Traditional film criticism finds new platform online

With the rise of the digital age, it’s easy to say that traditional film criticism is dead. Blogs, Twitter, Facebook and myriad up-and-coming digital outlets have become the norm, pushing established film critics — many of whom started in print — out of the way.

But it’s too much of a generalization to say that Deadline Hollywood is in and the Los Angeles Times is out, or that bloggers have replaced established critics, such as Kenneth Turan, Leonard Maltin, Ella Taylor and Roger Ebert.

The issue is more complex than that, simply because film criticism will never go out of style. Moviegoers will always demand reviews; it’s not like they can trust million-dollar advertising campaigns to inform them as to whether they should see a film or not. Film lovers require unbiased critiques on new films.

What moviegoers need to address are the changes that online criticism has imposed on the craft: Film criticism is heading online, along with much of journalism in general, but it doesn’t mean film criticism is dead or dying.

Film lovers also need to look at the implications of these changes: Online outlets are creating a new platform for criticism to reach broader audiences and for emerging critics to find their own rhetorical space.

As a practice, film criticism hasn’t changed all that much over the years. For as long as film criticism has existed, the process has really just been see films, share thoughts with readers, repeat.

“I’ve read [critics] back from the ’30s, ’40s and ’50s,” said Los Angeles Times film critic Kenneth Turan. “It doesn’t seem like what they were doing is very different from what I’m doing.”

But what is changing are the ways in which readers consume film reviews, which in turn affects the ways readers perceive film criticism.

Just take a look back at famed film critics Andrew Sarris and Pauline Kael. Their reviews were part of the public discourse of the mid-to-late 20th century, and their opinions really mattered.

“People really talked about those reviews; it was part of the cultural conversation of that era, to read what Pauline said about this, to read what Sarris said about that,” said film critic/author/TV personality Leonard Maltin (Indiewire, Leonard Maltin’s Movie Guide, Entertainment Tonight).

But now, as the digital age continues to grow, the value of a film critic’s opinion seems to go unappreciated.

“The Internet has empowered everyone to become his or her own critic,” Maltin said.

And then there’s the lack of patience among many moviegoers who want answers quickly. They simply want to know whether a movie is “good” or “bad,”creating the demand for aggregator sites such as Rotten Tomatoes, which creates a general score for a film based on the perceived positivity or negativity of a review. For some, this creates a problem where the content of the review — including thoughtful analysis — fall in favor for blunt, easily digestible notions of quality.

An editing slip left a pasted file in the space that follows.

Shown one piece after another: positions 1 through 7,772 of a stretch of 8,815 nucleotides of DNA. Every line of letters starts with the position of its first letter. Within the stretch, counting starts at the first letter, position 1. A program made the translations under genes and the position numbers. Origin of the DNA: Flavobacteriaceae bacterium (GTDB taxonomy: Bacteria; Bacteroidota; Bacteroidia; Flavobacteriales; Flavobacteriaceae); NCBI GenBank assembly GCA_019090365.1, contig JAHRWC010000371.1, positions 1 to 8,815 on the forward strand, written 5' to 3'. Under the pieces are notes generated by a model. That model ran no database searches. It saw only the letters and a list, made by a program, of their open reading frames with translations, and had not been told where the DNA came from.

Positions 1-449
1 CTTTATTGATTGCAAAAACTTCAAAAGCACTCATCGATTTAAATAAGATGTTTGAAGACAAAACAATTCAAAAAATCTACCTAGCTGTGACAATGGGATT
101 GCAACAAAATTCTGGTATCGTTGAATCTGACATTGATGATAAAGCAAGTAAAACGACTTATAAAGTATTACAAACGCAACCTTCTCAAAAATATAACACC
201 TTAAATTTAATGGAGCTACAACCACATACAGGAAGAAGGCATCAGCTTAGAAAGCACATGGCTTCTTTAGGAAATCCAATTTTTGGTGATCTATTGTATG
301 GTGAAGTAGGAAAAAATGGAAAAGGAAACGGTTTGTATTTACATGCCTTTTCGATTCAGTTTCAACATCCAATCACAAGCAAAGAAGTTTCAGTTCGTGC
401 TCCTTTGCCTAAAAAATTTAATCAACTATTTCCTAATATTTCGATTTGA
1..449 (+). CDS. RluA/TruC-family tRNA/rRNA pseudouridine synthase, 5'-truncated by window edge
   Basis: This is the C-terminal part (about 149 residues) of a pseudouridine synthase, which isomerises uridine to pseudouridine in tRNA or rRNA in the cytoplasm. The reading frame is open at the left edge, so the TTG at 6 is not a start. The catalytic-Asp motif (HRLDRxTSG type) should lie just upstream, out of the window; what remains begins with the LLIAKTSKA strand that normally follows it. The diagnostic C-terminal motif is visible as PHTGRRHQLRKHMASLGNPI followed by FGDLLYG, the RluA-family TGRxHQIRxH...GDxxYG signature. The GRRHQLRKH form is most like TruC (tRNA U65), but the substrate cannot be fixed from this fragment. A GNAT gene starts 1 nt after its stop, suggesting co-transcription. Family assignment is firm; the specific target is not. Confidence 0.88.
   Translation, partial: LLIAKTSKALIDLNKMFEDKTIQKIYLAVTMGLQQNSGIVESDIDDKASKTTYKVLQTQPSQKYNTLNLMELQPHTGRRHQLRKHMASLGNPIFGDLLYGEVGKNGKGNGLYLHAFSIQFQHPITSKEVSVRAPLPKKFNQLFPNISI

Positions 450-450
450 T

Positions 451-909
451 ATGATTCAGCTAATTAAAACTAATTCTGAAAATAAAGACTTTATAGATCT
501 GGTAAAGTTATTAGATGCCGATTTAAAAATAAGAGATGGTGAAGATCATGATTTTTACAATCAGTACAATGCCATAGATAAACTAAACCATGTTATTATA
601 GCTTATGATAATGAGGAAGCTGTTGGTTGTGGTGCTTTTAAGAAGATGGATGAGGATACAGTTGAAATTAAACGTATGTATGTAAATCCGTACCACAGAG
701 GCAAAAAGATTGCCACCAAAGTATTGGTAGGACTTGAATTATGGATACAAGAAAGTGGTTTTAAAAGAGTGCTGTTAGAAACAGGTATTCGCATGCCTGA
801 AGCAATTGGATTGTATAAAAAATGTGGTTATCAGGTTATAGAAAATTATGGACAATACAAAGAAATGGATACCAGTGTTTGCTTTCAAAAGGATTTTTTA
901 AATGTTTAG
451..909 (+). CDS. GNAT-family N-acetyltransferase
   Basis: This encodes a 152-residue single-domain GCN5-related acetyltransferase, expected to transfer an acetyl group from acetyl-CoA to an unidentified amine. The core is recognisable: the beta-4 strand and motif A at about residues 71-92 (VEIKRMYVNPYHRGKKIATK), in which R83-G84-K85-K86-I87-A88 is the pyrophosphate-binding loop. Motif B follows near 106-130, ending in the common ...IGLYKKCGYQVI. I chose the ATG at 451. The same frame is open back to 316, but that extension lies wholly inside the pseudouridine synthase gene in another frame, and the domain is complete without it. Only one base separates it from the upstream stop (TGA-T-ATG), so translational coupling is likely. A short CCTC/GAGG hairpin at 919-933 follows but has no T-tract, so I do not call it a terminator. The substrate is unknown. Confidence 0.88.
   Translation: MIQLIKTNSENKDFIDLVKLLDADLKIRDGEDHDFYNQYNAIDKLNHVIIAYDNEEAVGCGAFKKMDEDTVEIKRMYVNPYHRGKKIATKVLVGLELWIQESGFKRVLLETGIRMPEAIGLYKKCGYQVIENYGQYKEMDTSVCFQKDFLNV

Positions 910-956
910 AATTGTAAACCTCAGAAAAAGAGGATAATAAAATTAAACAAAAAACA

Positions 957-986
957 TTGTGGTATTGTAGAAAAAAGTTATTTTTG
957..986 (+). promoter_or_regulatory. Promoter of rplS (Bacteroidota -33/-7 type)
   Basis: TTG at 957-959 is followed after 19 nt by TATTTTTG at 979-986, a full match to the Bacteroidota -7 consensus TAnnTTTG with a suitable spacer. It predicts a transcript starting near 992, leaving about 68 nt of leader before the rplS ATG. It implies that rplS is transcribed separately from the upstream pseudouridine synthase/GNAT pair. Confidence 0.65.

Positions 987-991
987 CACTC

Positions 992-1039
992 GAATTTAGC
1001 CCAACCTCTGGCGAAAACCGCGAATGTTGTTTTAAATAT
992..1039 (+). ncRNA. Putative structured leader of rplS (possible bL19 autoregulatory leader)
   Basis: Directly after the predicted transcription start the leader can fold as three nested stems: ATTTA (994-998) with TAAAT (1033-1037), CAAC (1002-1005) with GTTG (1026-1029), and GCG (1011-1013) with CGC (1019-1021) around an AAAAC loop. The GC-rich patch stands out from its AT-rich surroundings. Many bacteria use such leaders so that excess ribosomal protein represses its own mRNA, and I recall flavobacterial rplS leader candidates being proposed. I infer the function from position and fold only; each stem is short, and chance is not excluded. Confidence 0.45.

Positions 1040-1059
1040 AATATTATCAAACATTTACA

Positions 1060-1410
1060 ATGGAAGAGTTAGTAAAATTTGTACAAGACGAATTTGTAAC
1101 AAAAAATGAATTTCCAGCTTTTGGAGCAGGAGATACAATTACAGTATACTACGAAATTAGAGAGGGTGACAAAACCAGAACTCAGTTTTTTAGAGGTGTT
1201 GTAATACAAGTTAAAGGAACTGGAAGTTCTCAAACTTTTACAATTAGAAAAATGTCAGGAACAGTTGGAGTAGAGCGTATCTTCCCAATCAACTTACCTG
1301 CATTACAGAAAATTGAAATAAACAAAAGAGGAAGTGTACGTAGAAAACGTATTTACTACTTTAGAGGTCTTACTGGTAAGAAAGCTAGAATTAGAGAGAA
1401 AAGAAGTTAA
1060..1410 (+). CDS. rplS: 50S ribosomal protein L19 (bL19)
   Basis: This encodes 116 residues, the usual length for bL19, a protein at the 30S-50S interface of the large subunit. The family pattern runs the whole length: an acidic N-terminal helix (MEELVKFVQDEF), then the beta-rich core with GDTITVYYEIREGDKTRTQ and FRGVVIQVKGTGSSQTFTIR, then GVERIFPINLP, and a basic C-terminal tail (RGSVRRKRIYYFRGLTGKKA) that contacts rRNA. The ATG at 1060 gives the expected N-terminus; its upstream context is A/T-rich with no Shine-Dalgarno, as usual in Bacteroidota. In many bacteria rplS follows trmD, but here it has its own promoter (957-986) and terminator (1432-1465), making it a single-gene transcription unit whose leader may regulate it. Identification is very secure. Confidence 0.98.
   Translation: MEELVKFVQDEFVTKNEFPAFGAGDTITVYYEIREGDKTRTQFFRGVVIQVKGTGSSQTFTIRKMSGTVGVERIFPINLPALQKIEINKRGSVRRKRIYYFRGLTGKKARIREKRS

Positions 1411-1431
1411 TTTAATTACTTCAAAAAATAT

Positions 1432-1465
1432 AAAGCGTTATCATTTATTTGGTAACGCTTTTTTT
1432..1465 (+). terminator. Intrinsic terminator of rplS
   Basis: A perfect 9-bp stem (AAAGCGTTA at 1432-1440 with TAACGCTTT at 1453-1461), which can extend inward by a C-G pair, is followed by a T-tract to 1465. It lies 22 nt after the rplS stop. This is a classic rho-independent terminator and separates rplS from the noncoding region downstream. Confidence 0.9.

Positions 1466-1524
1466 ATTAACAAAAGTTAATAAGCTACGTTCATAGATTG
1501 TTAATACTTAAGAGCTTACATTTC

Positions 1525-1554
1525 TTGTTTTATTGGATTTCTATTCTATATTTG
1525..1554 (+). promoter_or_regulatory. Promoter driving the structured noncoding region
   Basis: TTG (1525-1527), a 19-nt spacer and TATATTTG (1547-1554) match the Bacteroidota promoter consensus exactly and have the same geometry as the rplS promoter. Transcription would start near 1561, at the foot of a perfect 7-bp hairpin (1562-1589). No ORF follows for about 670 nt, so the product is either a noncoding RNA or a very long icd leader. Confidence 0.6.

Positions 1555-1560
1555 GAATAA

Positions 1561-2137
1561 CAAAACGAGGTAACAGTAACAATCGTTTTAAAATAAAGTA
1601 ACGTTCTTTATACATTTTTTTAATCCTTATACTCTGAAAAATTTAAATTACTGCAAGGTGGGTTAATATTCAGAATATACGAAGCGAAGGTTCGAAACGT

“It’s a handy shorthand, but the problem is that many people only want to use critics as a consumer report. Is it good, is it bad? Thumbs up, thumbs down? What’s the score on the Tomatometer?” Maltin said.

Maltin brings up a good point: Though Rotten Tomatoes is a useful tool, when readers take away a film critic’s review in its entirety, they lose the knowledge and experience that has gone into making a compelling argument for or against a film.  Not to mention, they lose often-fascinating pieces of writing.

Mind you, that doesn’t mean that well-written, informed and interesting criticism ceases to exist. Nor does it mean that a blogger’s opinion is invalid. In fact, many bloggers are big-time film critics in the making who are rejuvenating the craft.

“You hear an awful lot from disgruntled film critics about the fact that there’s no good film criticism anymore, and I don’t really agree with that,” said film critic Ella Taylor, who currently works for NPR. “I think that the Internet has in some ways done wonders in bringing up new, young film critics who otherwise probably wouldn’t have gotten the opportunity to be writing — but the vast majority of them are writing for free.”

The Internet is not the enemy. In fact, it has helped film criticism spread on all levels of media.

“Social media is mostly chatter among friends,” wrote Chicago Sun-Times film critic and TV personality Roger Ebert. “There is still enormous value in expert and experienced criticism. Because of the Internet (which offers much, much more than social media) I believe there is more good film criticism available than at any earlier time in history.”

And if the Internet is actually enabling criticism, then criticism isn’t a dying art — it’s merely going through a rough patch.

“I guess you’d have to say it’s suffering,” Turan said. “I mean, compared to the high point before they fired all the people it’s definitely worse. But is it on its deathbed? I don’t think so.”

Film criticism has survived transitioning into new mediums before (remember when it moved from print to television with Siskel & Ebert?) and it will surely change again, but it will always exist. As long as there are movies, there will always be a need for film criticism.

And once we figure out how to monetize criticism online, and put our faith and attention back in professional film critics, it will likely thrive again.


C. Molly Smith is a junior majoring in communication. Her column “Keepin’ It Reel” runs Wednesdays.